I am a Ph.D. student in the Department of Near Eastern Studies. Prior to my arrival at Princeton, I completed my B.A. degree at TOBB University of Economics and Technology (Ankara, Turkey) and my M.A. degree at Binghamton University (Binghamton, USA), where my primary focus was the history of modern Middle East. My research interests include social and political history of the Middle East, Arabian Peninsula and the Persian Gulf, and Ottoman modernization.
At Princeton, I focus on establishment of Ottoman authority in eastern Arabia during the nineteenth century. I aim to incorporate this region into the Ottoman historiography and extend the literature on the Ottoman modernization and centralization to this region. I also aim to add another layer to the literature on the state-making in Arabia by demonstrating the Ottoman influence on the Saudi state-making. The thin literature on the Ottoman presence in the Najd and Al-Ahsa generally examines the historical developments from the perspective of the Ottoman state, the Saudi dynasty, and the British Empire, so that I attempt to include the voice of the ordinary people by examining the agency of neglected groups.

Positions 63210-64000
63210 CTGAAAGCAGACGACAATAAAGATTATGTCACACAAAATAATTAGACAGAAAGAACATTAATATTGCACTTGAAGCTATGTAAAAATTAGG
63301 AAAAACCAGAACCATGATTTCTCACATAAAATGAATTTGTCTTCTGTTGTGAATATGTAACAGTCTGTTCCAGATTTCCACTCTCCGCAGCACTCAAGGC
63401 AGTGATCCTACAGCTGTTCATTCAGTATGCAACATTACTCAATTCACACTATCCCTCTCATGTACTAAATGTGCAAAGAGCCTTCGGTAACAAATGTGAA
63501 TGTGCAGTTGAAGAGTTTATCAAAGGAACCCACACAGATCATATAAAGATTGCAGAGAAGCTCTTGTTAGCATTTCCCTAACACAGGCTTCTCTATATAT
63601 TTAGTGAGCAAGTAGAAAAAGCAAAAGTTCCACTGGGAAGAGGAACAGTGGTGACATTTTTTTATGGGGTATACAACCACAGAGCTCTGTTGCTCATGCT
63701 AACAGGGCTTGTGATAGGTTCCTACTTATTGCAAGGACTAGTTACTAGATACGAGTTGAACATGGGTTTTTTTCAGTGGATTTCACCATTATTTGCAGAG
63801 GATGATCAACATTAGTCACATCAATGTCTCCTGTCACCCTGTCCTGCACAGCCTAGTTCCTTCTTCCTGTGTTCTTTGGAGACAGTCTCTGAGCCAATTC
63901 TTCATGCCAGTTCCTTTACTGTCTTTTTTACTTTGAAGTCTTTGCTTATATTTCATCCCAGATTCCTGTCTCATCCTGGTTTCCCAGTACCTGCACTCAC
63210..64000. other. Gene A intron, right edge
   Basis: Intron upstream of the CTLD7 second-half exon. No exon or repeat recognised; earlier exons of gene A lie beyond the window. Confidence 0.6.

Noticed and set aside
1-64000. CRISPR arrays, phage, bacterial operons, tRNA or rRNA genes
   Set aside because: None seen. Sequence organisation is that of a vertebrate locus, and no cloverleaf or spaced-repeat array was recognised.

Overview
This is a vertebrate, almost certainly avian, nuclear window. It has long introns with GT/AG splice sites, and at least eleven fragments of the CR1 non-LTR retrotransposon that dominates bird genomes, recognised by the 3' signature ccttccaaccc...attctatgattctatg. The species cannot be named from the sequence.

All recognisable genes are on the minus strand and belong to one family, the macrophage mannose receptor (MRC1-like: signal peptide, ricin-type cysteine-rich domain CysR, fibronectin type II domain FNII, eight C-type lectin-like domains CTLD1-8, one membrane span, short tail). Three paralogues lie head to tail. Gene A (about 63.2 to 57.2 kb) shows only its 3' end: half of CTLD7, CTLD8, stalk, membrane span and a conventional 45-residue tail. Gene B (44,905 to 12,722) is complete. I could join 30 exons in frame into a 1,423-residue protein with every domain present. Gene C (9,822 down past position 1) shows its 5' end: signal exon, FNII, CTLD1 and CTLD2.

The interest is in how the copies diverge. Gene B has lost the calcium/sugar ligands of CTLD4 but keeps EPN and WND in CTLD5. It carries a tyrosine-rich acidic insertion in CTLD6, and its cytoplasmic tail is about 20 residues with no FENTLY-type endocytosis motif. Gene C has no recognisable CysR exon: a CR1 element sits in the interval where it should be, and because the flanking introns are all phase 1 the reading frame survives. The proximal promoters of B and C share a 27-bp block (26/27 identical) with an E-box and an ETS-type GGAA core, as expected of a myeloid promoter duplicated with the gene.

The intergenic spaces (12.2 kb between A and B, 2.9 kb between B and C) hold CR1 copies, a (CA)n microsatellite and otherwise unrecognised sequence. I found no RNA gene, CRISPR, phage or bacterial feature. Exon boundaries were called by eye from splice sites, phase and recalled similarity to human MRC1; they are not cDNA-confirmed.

Omer Topal. “The politics of male circumcision in the late Ottoman Empire.” Middle Eastern Studies.
Omer Topal. “Friday Sermons and Complexities of Standardization in the Late Ottoman Empire.” British Journal of Middle Eastern Studies (forthcoming, 2019).
Omer Topal and Hakan Ovunc Ongur. “Bridging the Gap Between the Particular and the Universal: An Intervention by Cemil Meriç.” Turkish Studies 18 (2017): 729-751.
Omer Topal. 2016. “Beşşar Esed Döneminde Toplumsal Muhalefet ve İç Savaş.” In Bağımsızlıktan Arap Baharı’na Suriye: İç ve Dış Politika edited by Mehmet Akif Okur and Nuri Salık, 67-99. Ankara: Nobel Yayınları.